Do you believe that COVID-related unemployment benefits are preventing people from rejoining the workforce? This became a hot topic when the April 2021 Jobs Report showed one of the biggest misses on record—meaning the actual number of jobs the American economy was expected to add fell dramatically short of the expectation.
Like everything these days, it's been politicized. The GOP is out in force claiming people have been de-incentivized to work because of COVID unemployment. Joe Biden made a rare appearance to defend unemployment benefits policy, citing “There’s been a lot of discussion since Friday’s report that people are being paid to stay home rather than go to work," Biden said. “We don’t see much evidence of that.”
There's only two pieces of data that matter, and they're facts, not opinions. 1) Employers can't find the people they need, and 2) Potential employees that remain among the unemployed aren't taking jobs.
So let's get out of the opinion game and look at the numbers, and think about how a modern TA/Recruiting department deals with a sudden rush of openings. I've been through that game many times (as many of you have) and know the following to be true.
Let's start with the facts in the April 2021 jobs report:
--Total Open Jobs in America: 7,000,000+
--Total Number of Jobs Economists Expected to Fill out of that number: 1,000,000
--Actual number of Open Jobs that got filled: 266,000
--Performance vs Expectation: 26.6%
Feels like an F at best. Maybe there's a curve we're not aware of.
But that analysis is just low hanging fruit. Many of you are already aware of these numbers. So let's add some value by thinking about how a modern TA/Recruiting Department tackles a big rush of open jobs.
Many of you have seen your companies experience something similar to this. It goes a little something like this:
1--Your company was doing NO HIRING, THEN THEY OPENED UP 4-6 MONTHS WORTH OF POSITIONS.
You've been there, right? I feel you, friend.
So when that happens to a normal TA/Recruiting function, how do they react?
2--The normal TA/Recruiting Department goes into battle mode with the order to get a big chunk of the jobs filled each month. But remember that normal TA shops are designed to knock out a normal amount—not a peak amount—of positions every 60 days.
3--Let's say you're dealing with that six month backlog and your TA/Recruiting Team is running at 150% capacity—hero time in the recruiting function. How long does that mean it takes your TA/recruiting team, running hot, to work through a 4-6 month backlog that pretty much got opened all at one time? Well, it's not 60 days, because the company wouldn't let them hire up to get ready. At the end of the day, great/hero/epic TA/Recruiting performance works through this COVID-like backlog in 3-5 months, depending on staffing levels. It's just math related to resources they have vs what the business threw on them. Nobody's to blame, but everyone's involved in the solution. Patience is required.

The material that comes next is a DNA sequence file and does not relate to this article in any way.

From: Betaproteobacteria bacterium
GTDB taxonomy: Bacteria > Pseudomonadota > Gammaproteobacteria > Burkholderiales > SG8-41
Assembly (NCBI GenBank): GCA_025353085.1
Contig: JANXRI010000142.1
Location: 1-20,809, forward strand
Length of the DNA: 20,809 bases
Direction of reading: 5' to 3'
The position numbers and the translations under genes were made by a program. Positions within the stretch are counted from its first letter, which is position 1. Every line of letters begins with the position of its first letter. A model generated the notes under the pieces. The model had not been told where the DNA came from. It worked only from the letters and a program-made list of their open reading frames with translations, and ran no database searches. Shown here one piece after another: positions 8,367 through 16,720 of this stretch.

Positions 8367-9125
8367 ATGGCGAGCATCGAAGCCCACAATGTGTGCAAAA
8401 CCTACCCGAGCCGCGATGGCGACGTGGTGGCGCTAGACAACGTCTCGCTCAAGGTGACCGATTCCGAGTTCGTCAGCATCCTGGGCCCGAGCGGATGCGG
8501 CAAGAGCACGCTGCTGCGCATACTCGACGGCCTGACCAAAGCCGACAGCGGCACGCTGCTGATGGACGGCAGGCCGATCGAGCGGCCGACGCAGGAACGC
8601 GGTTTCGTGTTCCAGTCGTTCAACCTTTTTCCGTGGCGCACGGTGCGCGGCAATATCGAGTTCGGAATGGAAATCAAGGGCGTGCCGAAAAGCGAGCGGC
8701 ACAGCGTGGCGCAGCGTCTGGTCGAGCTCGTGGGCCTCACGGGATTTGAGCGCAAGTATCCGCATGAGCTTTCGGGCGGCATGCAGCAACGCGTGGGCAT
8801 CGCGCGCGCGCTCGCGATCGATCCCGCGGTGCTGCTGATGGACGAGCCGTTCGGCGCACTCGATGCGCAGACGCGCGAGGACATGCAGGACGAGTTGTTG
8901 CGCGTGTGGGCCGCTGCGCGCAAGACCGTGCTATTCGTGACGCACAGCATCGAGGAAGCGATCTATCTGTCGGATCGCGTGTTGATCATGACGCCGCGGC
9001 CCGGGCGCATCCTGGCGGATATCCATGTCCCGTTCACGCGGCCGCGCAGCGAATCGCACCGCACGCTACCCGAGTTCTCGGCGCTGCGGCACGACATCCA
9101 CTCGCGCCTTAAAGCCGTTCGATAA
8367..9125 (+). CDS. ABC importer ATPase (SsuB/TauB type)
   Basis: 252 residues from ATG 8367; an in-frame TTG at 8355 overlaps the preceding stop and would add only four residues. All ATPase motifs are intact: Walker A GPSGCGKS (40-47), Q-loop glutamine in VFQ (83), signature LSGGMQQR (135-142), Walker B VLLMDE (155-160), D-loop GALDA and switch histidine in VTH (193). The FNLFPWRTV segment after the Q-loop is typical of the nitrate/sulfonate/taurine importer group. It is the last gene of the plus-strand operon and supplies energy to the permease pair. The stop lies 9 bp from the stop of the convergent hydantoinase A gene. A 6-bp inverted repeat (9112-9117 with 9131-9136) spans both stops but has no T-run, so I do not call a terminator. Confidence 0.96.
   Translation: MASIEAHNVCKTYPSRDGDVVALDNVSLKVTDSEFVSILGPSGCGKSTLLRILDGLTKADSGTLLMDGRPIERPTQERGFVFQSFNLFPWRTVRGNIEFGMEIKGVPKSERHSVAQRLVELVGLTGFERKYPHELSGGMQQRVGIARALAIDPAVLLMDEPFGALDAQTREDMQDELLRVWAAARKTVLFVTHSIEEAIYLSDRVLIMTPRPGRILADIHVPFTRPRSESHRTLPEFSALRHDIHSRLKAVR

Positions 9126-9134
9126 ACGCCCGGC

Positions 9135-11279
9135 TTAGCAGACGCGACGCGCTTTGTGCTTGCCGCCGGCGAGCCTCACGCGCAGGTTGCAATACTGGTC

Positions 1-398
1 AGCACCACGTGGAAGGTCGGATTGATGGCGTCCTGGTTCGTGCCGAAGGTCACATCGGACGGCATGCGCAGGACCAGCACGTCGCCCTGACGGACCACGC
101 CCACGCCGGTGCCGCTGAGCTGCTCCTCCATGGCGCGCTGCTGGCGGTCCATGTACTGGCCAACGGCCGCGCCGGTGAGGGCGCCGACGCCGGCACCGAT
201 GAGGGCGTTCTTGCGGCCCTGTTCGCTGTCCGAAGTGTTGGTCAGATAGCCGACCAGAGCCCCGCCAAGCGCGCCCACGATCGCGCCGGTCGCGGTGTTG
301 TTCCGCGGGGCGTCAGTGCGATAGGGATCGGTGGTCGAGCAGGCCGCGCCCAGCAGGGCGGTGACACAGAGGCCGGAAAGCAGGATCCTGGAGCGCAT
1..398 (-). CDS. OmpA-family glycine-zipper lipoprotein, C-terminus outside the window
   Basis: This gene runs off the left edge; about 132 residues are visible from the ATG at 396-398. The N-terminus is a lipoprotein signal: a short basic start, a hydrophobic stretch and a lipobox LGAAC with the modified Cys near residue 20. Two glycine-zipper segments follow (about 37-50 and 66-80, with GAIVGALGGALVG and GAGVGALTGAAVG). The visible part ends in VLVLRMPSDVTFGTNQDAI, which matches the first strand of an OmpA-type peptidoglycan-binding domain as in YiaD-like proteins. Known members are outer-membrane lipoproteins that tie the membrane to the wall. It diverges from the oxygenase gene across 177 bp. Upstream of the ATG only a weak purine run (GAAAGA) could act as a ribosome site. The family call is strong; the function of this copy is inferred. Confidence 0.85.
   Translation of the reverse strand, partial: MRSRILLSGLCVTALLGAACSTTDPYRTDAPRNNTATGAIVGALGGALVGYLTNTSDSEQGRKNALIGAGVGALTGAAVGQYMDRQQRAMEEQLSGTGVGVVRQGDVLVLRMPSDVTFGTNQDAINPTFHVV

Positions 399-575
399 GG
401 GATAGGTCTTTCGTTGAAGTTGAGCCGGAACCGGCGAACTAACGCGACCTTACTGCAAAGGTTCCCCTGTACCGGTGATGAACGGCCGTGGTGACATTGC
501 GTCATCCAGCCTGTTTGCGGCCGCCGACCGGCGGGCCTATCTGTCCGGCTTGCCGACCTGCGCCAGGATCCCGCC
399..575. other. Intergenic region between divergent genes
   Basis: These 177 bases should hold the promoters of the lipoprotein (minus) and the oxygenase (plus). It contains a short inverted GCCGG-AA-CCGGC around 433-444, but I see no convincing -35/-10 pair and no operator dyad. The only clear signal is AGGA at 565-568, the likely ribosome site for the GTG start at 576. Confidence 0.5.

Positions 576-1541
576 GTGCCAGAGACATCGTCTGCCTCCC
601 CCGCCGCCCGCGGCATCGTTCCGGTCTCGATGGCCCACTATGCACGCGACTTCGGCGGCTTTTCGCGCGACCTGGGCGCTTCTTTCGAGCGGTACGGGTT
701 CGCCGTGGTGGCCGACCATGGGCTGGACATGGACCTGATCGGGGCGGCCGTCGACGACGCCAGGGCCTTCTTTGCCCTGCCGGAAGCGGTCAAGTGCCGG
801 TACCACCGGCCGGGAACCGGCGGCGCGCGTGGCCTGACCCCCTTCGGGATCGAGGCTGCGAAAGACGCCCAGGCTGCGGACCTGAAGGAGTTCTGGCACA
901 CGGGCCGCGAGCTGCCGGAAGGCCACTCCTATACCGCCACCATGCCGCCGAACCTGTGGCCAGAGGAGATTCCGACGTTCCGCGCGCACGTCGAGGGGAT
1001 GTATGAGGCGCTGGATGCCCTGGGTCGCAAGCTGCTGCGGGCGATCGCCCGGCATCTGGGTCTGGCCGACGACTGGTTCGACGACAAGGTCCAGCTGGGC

4--That means that a TA team dealing with a COVID-related backlog is operating at SUPERHERO levels if they are dispatching 1/3 of that backlog a month and doing very well at 1/4 of the backlog dispatched per month. That means it takes them a quarter or more simply to get back to normal, and that assumes the position volume dump gets back to normal. Show them some love at these levels.
Got it? Cool.
Now, let's compare that valid expectation of a crisis mode TA/Recruiting function kicking ass with what the economy just delivered:
--The Post-COVID dump of open positions: 7,000,000 (This is the economy acting like starved hiring managers.)
--The economists' expectation of what would get filled, aka the monthly target: 1,000,000 (at this rate, the backlog gets taken care of after 7 months, so seems like a low expectation, but we'll count it as reasonable based on the whole economy, what I laid out above, and the fact many are desperate for candidates.)
--What the market delivered: 266,000!
--Time to remove the backlog in TA/Recruiting terms at that pace: 26.3 months. W.T.F.
Yeah, that's a problem. To say nothing of the fact that the economy is not going to stop opening jobs—kind of like your hiring managers.
THE BOTTOM LINE IS THIS: Policy matters. We talk all the time about whether to add sign-on bonuses and other features to make our hiring more successful. But you can't have incentives (COVID-based unemployment benefits) that go against people reentering the work marketplace and expect better results.
The situation will improve. States are already moving to eliminate their COVID-related unemployment benefits, and the federal benefit runs out in September.
But, this is for sure: if the policy and the folks who ran it were a TA/Recruiting department leader, they'd be under the gun to make sure April's performance level didn't happen again.